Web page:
The authors involvement took place in a rather passive, volunteering way, working with respondents to a broad call to the IAASTD authors and reviewers for action on a book to document the steps undertaken over the past 11 years. This led to a geographical and cultural imbalance and we do not claim to cover the full spectrum of views on the new paradigm for the agri-food system, even though we can safely assume that the progressive forces are closely lined-up to the basic principles of agroecology in its widest sense. (1) The Advisory Group, a subset of the book’s authors, does not have worldwide representation and recognizes that it does not contain many highly relevant advances in sustainable agriculture from areas outside their personal experience.

This book was written during the coronavirus pandemic, which served to remind us, in a terribly brutal way, of the direct link between industrial agriculture and human health. This pandemic has brought into plain sight the shortcomings of the present food system, and the need to heed the warnings and options for action enshrined in the IAASTD report and many more to come. The 2015 report published jointly by WHO, UNEP and CBD was crystal clear about this link, stating that “Changes in land use and food production practices are among leading drivers of disease emergence in humans.” (2)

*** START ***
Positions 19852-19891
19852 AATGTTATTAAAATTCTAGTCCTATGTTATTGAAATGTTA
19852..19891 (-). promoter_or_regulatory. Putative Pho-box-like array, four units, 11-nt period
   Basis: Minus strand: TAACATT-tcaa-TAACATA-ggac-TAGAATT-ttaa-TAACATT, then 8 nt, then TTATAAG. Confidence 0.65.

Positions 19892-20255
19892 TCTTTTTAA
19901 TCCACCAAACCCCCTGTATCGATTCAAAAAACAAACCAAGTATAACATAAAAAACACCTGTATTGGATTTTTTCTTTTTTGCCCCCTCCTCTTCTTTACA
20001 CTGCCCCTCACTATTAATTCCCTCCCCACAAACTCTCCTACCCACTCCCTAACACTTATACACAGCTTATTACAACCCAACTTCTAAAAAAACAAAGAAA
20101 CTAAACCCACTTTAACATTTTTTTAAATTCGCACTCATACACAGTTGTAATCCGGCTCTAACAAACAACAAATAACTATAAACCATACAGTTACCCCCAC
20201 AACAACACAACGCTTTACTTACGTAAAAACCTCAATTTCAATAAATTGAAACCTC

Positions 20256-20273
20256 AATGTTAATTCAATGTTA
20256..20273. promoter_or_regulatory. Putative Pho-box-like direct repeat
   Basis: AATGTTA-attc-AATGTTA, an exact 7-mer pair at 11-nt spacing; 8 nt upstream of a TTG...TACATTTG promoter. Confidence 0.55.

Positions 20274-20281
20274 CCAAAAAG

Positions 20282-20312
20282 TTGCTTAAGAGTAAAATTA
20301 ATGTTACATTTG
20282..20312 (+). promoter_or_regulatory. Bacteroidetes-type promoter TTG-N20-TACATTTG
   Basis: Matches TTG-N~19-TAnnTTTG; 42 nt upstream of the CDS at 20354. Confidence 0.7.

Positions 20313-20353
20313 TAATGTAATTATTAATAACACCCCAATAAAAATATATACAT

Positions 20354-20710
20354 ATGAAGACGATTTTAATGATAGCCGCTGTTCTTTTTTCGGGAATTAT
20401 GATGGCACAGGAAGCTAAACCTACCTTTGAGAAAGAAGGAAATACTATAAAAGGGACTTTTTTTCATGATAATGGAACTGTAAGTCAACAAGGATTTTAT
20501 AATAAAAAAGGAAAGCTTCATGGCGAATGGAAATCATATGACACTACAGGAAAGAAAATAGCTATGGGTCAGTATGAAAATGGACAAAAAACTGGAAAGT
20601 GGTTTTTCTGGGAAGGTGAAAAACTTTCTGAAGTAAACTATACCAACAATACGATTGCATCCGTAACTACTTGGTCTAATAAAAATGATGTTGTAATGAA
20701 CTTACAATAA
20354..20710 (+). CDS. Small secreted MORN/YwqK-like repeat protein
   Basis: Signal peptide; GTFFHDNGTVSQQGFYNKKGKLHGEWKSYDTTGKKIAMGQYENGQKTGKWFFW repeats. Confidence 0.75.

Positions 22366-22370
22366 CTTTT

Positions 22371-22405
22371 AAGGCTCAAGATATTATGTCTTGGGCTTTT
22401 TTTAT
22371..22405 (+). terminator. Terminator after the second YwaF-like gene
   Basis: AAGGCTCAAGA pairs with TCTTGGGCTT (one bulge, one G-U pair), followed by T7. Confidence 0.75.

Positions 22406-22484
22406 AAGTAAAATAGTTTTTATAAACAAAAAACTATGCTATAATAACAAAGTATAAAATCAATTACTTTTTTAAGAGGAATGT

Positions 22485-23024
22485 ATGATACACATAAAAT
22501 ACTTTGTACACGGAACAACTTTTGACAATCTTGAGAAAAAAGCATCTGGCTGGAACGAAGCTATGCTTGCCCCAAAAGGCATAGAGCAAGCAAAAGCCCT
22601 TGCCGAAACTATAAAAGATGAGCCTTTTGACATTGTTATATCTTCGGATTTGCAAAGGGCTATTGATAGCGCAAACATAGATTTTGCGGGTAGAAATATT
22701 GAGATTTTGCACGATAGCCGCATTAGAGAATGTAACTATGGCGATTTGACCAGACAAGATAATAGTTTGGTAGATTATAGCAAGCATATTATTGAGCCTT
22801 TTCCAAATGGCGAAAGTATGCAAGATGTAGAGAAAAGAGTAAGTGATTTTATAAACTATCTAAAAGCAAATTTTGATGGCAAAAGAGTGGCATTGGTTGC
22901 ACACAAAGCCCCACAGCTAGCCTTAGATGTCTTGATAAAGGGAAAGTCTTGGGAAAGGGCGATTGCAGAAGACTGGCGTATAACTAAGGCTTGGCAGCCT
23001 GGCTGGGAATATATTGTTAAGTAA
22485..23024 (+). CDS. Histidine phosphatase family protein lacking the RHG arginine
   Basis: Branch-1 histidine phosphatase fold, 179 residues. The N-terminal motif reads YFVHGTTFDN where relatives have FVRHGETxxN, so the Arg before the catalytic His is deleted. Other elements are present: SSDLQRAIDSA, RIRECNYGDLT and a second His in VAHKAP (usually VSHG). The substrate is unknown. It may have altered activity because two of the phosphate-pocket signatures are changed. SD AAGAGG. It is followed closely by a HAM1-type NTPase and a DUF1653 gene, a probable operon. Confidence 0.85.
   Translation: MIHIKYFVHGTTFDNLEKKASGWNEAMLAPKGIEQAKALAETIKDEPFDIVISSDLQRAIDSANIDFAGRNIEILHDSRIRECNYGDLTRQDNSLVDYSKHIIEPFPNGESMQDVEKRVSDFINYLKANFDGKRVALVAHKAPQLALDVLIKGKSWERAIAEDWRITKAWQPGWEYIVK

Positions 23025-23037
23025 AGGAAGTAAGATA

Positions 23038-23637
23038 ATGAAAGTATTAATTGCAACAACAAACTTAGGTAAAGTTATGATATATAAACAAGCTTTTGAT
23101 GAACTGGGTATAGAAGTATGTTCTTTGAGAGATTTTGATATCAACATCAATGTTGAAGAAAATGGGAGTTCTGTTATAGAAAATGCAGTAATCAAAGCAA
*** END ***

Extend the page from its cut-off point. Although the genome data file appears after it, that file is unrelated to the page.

The International Assessment of Agricultural Knowledge, Science and Technology for Development (IAASTD) was initiated at the 2002 Rio+10 Summit on Sustainable Development in Johannesburg, South Africa, when the World Bank and the Food and Agriculture Organization of the United Nations (FAO) suggested that an international assessment of global agriculture should be carried out. In 2004, six UN Agencies, the World Bank and 60 nation states agreed to carry out the IAASTD, which would consist of: a global report, five sub-regional reports, and executive summaries for decision makers.

Today, deep into the COVID-19 pandemic, the early warning of the IAASTD report that “business as usual is not an option” should finally resonate with world leaders.